Burke Gaffney relates how Holme, Ringer & Company came to open a branch in Shimonoseki. This arose from the company’s interests in shipping and fishing including whaling. The company’s subsidiary “Woriu Shokwai”  came to represent British interests in the straits between Shimonoseki and Moji in Kyushu.

Burke-Gaffney has some amusing stories about the jealousies between consuls and merchants who for their part were only too glad to become honorary consuls for countries such as Belgium and Denmark which could not afford to appoint career consuls.¹ As Belgian consul in 1895 Frederick Ringer found himself involved as judge in a murder case.²  Fortunately for Ringer there was evidence that the woman who was alleged to have been murdered had in fact committed suicide.

Frederick Ringer envisaged that his family would continue and develop his business in much the same way as other family businesses in Japan went on from generation to generation. But Nagasaki’s importance in shipping and trade declined. It became instead one of Japan’s main ship-building centres and Shimonoseki could not be a substitute for the firm. Moreover the environment for foreign firms deteriorated rapidly in the 1930s as the military came to dominate Japanese life.

In 1940 the Ringers were accused on the flimsiest of grounds of spying and members of the Ringer family were arrested. Vanya Ringer was tried, fined and given a suspended prison sentence.³   The firm was forced to close.

Vanya Ringer was killed in action during the war. Michael Ringer was captured in Sumatra and suffered as a Japanese prisoner of war. After the war was over and he had become a British Indian Army Major he was summoned to give evidence at the International Military Tribunal for the Far East (IMTFE) in December 1946 about Japanese treatment of prisoners of war.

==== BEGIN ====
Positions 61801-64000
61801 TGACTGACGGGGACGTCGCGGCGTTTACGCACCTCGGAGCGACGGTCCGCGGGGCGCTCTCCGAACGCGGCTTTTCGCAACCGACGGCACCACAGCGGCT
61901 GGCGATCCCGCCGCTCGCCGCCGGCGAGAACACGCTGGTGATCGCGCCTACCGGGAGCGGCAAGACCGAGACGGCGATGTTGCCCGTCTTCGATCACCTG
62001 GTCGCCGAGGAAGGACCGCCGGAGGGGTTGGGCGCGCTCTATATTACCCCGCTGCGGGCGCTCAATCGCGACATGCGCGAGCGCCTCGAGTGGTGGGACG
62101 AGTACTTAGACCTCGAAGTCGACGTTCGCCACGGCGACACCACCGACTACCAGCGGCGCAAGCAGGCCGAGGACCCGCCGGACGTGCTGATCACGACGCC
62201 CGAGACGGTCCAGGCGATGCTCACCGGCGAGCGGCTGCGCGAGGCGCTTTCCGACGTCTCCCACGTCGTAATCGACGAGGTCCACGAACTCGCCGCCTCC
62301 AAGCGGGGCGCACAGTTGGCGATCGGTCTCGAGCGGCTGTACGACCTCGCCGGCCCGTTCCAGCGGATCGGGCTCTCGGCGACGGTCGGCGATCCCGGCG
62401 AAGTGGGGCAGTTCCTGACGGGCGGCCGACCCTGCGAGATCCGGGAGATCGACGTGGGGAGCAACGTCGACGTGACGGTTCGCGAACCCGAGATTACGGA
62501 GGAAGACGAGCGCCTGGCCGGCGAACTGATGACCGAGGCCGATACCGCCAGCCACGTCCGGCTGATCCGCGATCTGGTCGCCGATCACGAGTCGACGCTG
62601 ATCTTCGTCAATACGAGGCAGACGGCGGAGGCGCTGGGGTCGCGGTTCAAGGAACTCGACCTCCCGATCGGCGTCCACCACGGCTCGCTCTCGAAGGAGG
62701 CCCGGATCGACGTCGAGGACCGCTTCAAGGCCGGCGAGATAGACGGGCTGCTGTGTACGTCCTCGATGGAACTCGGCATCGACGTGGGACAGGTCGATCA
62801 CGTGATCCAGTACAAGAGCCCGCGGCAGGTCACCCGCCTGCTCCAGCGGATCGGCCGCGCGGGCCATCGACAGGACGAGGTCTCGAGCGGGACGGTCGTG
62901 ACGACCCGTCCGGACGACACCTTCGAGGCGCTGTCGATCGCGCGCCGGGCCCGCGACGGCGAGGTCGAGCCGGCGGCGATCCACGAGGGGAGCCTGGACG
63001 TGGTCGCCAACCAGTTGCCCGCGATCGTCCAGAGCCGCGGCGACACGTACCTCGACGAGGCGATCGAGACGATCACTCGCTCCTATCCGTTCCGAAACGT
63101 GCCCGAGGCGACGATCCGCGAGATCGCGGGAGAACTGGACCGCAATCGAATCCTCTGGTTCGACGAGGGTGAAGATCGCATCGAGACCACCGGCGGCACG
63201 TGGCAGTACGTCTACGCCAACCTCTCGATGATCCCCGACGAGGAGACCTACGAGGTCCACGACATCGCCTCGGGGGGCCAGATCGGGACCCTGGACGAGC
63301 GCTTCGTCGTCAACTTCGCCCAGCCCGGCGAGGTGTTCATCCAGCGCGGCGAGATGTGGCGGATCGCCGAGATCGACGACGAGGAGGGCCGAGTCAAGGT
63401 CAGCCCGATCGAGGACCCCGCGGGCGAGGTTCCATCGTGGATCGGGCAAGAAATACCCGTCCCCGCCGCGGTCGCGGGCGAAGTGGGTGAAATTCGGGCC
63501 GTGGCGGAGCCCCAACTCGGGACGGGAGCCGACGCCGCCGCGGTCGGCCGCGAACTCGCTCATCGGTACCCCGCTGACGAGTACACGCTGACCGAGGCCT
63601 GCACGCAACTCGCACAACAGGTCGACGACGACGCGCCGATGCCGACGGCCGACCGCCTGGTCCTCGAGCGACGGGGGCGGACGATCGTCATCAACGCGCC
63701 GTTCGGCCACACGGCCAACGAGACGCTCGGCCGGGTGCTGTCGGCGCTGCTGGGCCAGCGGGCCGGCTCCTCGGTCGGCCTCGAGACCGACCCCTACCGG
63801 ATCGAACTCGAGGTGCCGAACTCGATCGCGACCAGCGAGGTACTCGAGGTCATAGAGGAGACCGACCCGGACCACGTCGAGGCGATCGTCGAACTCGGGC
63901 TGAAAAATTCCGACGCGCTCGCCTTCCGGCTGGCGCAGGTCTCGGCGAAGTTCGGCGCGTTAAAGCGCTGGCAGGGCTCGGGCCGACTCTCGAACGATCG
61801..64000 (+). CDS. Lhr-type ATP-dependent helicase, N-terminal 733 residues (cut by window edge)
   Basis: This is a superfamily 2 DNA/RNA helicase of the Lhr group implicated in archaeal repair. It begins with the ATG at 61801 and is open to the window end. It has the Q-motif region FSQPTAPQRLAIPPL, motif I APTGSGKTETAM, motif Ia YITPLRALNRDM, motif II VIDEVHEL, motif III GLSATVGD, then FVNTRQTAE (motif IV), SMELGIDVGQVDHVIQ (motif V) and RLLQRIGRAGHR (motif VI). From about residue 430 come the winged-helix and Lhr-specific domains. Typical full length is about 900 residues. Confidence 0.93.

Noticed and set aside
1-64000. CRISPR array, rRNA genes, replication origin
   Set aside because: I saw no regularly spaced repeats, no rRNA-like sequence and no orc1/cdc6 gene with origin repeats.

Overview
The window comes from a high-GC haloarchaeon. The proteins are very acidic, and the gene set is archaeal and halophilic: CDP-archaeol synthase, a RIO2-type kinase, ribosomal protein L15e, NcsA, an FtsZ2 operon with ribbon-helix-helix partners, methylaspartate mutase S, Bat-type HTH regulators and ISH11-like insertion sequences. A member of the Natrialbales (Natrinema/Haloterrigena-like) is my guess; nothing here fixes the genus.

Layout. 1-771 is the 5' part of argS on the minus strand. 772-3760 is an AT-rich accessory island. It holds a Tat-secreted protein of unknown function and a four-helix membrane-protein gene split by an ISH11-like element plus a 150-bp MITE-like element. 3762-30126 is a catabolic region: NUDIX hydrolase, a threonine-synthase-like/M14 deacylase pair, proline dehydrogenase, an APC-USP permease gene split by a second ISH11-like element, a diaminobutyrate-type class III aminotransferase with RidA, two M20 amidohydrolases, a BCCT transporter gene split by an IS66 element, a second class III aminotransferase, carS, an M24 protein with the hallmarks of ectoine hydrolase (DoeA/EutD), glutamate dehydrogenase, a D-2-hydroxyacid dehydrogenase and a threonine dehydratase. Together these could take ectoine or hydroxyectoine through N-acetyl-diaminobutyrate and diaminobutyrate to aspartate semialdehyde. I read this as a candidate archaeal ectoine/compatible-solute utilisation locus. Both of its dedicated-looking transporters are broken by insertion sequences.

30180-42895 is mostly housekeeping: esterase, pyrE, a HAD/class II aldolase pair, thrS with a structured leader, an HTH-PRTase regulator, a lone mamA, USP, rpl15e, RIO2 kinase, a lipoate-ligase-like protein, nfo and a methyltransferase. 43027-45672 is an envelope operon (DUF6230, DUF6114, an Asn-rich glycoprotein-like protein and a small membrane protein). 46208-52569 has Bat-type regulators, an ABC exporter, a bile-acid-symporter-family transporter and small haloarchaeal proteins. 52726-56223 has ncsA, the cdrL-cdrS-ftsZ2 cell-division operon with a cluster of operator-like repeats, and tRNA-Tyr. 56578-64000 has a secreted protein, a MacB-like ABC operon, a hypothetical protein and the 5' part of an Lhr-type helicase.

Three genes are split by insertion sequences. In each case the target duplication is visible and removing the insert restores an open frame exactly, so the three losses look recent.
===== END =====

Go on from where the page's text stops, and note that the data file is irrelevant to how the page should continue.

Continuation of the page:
Surviving members of the Ringer family were regular visitors to Japan after the war. They had to make numerous representations to gain compensation for their properties in Japan which had been confiscated and vandalized. Holme, Ringer & Company continued to maintain a small office in Shimonoseki/Moji for many years after the war. The last manager and British consular agent was Perry. S. Mihara.

This book supplements the picture of life for expatriates in Nagasaki given in Burke Gaffney’s Nagasaki: The British Experience, 1854-1945, Global Oriental, 2009 [see the review in JSR issue 23].  For anyone with an interest in the history of the British community in Japan in the Meiji period this book makes fascinating reading.



¹ Britain maintained a consulate at Nagasaki until the outbreak of war and a post in Shimonoseki for some twenty years at the beginning of the twentieth century.

² Under the ‘unequal treaties’ dating from 1858 jurisdiction over nationals of the treaty powers was vested in the consular representatives of the treaty power.

³ I included brief references to these incidents in volume VIII of Britain and Japan: Biographical Portraits just published. See chapter 39 on ‘The Death of James Melville Cox…and Arrests of British Citizens in Japan in 1940 and 1941’. Burke Gaffney gives a fuller account.